Getting Started with Berkeley DB XML Transaction Processing

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Table of Contents

Conventions Used in this Book
For More Information
1. Introduction
Why Transactions?
Transaction Benefits
A Note on System Failure
Application Requirements
Multi-threaded and Multi-process Applications
Performance Tuning
2. Enabling Transactions
File Naming
Error Support
Shared Memory Regions
Security Considerations
Opening a Transactional Environment and Container
Opening Berkeley DB Databases
3. Transaction Basics
Committing a Transaction
Non-Durable Transactions
Aborting a Transaction
Auto Commit
Nested Transactions
Using BDB XML Transactions with Berkeley DB Transactions
Configuring the Transaction Subsystem
4. Concurrency
Which BDB XML Handles are Free-Threaded
Locks, Blocks, and Deadlocks
The Locking Subsystem
Configuring the Locking Subsystem
Configuring Deadlock Detection
Resolving Deadlocks
Supported Degrees of Isolation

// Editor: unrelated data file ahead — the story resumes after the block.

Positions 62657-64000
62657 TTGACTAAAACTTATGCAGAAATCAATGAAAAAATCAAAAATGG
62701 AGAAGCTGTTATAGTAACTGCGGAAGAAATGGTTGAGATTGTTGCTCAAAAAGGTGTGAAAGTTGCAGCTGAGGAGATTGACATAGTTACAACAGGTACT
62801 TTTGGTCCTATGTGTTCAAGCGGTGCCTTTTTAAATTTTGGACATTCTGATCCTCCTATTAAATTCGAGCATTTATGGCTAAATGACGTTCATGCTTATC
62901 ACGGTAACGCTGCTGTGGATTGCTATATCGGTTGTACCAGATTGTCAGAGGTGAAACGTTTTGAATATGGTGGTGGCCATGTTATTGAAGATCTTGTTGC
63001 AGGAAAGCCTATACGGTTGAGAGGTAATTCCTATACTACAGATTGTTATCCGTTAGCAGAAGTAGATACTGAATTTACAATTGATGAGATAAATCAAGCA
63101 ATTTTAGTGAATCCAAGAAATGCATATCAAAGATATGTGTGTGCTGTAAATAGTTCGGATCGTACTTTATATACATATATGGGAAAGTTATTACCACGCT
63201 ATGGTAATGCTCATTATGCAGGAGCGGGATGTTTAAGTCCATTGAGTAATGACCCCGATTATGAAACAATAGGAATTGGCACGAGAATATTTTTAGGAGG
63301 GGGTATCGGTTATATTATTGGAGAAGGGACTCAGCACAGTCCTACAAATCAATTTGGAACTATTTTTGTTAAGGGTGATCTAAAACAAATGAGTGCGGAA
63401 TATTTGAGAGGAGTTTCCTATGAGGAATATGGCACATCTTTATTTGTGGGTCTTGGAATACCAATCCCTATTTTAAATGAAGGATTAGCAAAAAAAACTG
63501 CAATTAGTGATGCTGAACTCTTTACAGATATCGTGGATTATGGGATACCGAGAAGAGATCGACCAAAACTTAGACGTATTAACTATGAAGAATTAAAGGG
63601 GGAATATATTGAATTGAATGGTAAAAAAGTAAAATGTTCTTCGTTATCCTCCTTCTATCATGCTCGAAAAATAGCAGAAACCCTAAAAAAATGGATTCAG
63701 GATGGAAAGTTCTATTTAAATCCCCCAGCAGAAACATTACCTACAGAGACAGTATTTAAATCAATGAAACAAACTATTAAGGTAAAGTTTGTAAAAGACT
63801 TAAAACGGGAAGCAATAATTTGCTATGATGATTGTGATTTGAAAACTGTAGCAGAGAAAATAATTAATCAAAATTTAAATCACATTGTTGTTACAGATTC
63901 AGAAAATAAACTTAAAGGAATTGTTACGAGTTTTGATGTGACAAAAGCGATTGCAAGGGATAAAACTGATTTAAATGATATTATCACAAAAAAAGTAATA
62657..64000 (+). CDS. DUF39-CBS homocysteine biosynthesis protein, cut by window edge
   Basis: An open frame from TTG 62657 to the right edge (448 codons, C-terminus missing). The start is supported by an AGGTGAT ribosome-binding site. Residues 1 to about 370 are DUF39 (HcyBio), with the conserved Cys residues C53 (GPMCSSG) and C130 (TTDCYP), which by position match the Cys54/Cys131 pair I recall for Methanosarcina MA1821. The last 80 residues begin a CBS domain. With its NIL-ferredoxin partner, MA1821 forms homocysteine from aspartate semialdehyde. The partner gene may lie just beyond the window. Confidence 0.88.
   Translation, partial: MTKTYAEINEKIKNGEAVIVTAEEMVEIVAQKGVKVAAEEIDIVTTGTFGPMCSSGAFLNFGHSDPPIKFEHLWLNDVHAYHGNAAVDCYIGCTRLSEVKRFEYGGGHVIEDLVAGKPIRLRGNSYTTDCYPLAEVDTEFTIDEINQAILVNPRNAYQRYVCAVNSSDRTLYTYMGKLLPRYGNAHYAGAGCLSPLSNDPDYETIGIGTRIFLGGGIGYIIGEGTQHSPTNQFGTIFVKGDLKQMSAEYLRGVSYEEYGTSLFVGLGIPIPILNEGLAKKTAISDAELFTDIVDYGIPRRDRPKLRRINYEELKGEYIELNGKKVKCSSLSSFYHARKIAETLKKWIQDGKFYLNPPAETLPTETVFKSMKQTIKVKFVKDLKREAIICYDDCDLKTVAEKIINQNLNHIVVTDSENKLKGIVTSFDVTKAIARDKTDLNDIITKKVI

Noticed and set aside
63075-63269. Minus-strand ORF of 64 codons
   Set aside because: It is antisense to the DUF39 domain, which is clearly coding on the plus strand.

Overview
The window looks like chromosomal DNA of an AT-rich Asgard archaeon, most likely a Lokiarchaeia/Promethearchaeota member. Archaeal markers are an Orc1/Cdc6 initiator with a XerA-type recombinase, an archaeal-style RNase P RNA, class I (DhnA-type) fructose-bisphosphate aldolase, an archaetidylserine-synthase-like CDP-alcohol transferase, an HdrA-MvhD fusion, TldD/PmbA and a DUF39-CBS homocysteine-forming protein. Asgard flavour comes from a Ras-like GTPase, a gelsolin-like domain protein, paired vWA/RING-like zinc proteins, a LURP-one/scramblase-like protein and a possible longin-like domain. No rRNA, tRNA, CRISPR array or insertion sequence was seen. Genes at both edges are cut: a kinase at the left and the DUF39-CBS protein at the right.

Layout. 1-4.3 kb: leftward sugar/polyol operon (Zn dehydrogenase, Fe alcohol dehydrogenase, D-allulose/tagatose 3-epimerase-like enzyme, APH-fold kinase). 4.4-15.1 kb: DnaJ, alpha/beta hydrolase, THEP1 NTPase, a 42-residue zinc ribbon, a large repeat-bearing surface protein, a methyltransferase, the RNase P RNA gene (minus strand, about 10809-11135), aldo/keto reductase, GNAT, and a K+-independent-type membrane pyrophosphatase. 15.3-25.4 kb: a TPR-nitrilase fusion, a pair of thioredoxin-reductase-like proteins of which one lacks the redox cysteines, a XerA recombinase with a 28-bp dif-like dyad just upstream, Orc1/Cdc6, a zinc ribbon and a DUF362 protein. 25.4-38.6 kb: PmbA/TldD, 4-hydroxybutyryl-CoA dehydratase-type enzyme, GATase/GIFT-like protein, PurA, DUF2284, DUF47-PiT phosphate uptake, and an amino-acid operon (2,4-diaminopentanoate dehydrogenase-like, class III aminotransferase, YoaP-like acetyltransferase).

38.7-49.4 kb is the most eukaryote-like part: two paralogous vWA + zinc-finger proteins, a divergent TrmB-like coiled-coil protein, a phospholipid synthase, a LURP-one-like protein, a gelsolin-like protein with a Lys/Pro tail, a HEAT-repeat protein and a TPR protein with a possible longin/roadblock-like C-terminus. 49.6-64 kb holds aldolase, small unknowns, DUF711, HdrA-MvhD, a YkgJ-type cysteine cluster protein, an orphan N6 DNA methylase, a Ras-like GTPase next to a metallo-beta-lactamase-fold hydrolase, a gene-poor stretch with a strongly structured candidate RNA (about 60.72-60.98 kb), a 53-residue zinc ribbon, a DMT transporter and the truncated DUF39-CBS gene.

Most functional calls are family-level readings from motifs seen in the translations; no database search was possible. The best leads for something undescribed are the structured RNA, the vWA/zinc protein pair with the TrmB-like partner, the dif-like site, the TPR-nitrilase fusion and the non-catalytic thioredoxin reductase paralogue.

Reading Uncommitted Data
Committed Reads
Using Snapshot Isolation
No Wait on Blocks
Explicit Transactions on Reads
5. Managing BDB XML Files
Backup Procedures
About Unix Copy Utilities
Offline Backups
Hot Backup
Incremental Backups
Recovery Procedures
Normal Recovery
Catastrophic Recovery
Designing Your Application for Recovery
Recovery for Multi-Threaded Applications
Recovery in Multi-Process Applications
Using Hot Failovers
Removing Log Files
Configuring the Logging Subsystem
Setting the Log File Size
Configuring the Logging Region Size
Configuring In-Memory Logging
Setting the In-Memory Log Buffer Size
6. Summary and Examples
Anatomy of a Transactional Application
Transaction Example
The writerThread Function
In-Memory Transaction Example
Runtime Analysis
Default Program Run
Varying the Node Size
Using Wholedoc Storage
Using Read Committed Isolation
Read Committed with Wholedoc Storage